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DCS F-14A - RWR Upgrades & Development


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Hi Everyone,

 

As the team continues to work hard on getting the F-14A ready for primetime, we thought we'd start off by talking a little more about one of the core upgrades we're making for this variant of the aircraft!

 

Our RWR simulation for the F-14B is one of, what we consider, the crowning jewels of our F-14 product. However, we always feel like we can take a step further, and developing the ALR-45 for the F-14A provides us with exactly that opportunity. As a refresher, if you haven't seen or don't quite remember one of our development snapshot updates on the ALR-67, check it out
.

 

 

RWR – basic principles of operation

Let’s start from a short recap of how a typical aircraft-mounted RWR works. An aircraft has at least four antennas attached to its body. These antennas are spiral, wide field-of-view type. Their characteristic is such that the closer the direction of the emitter to the antenna direction of observation, the stronger the received signal is. The four antennas are connected to the central processing unit. When an electromagnetic signal is registered, the RWR compares the strength of the signal recorder by the antennas. Based on that, it computes the direction of the emitter and displays that information to the crew. More advanced devices can compare the signal characteristics with a database of known emitter types, and present that information together with the direction..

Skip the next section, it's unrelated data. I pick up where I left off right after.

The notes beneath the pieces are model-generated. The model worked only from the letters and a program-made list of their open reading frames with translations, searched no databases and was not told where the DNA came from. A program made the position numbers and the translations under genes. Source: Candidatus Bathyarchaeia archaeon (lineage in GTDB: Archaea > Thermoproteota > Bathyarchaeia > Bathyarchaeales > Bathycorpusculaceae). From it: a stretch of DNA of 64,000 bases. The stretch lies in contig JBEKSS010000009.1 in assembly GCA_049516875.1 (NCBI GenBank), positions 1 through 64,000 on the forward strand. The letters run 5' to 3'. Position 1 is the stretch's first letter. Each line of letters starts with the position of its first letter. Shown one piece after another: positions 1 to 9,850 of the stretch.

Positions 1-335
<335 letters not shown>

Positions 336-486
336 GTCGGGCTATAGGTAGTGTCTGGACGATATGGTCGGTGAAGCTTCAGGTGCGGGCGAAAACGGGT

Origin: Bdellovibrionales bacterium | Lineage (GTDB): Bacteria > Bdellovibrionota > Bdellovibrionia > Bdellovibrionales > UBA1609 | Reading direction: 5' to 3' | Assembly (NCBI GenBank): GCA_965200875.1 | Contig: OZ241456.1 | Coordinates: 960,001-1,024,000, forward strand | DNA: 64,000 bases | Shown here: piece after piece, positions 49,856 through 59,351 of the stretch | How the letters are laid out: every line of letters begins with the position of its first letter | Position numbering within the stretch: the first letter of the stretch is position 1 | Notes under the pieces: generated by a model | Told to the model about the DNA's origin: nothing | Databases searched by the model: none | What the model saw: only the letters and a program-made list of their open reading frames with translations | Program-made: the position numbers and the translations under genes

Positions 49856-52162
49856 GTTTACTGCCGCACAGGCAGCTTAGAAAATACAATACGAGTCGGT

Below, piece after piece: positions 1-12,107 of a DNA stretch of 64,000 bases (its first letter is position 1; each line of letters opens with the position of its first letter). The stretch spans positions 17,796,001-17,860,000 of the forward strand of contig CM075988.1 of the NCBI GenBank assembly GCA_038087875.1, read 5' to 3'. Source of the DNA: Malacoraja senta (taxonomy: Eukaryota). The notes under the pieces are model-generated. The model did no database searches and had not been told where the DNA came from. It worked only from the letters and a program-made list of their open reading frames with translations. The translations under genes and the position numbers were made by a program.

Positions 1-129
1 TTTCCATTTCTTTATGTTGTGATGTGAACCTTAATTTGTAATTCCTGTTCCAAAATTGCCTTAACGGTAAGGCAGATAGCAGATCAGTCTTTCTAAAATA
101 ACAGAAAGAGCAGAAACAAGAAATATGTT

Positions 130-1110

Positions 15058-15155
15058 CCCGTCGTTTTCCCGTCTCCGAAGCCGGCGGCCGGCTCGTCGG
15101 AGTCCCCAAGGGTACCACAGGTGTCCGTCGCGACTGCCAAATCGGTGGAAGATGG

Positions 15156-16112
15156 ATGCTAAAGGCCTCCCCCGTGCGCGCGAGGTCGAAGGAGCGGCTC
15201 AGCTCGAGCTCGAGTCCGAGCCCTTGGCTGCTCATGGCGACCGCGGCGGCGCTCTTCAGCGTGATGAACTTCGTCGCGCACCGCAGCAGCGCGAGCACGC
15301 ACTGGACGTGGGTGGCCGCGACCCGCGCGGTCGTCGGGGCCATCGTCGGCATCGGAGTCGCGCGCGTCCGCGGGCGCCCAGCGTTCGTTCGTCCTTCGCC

A not so powerful crystal ball

A typical RWR is quite good at letting the crew know that there’s a radar emitter. However, it struggles at providing precise information on the distance, elevation, and what is the target of interest for that emitter. Additionally, the calculated direction is usually inaccurate. An RWR doesn’t know if a threat is above or below. It has no way of telling if it observed the main lobe or a side lobe; or what was the threat’s radar power of the emitter. It must assume many factors and combine that into the most accurate yet the most pessimistic (or conservative) picture. It is better to warn about a threat that isn’t there, rather than to let the pilot fly into a deadly trap of an enemy SAM by hiding some weak and ambiguous signals.

 

The ALR-45/50 and the ALR-67 – a two-generation leap

The Heatblur F-14B is equipped with the ALR-67 – a standard modern RWR used by the US Navy in the ’90s. It combines over 30 years of experience in signal processing, computing, and intelligence and it represents the third generation of the radar warning receivers.

On the other hand, the standard equipment on the F-14A since it entered the fleet was the ALR-45 radar warning receiver with the ALR-50 missile warning receiver. This set was introduced to the fleet in the early ‘70s, and it represented the dusk of the first generation of the radar warning receivers. While the capabilities of the ALR-45/50 were sufficient for the end of the Vietnam War Era, they became annoyingly inadequate in the ‘90s.

 

Compared with the ALR-67, ALR-45/50 isn’t a full-digital RWR. The receiver wavelength spectrum is narrower (2-18 GHz) compared to the ALR-67 (0.5-20 GHz). The system is unable to perform threat identification or prioritization. Registered emissions are presented on a circular display as strobes, with the length of each strobe representing the strength of the signal. In addition to that, the RIO has a set of warning lights for selected threats: SA-2, SA-3, SA-4, SA-6, AI (airborne interceptor) and AAA. They are lit when a corresponding threat is detected.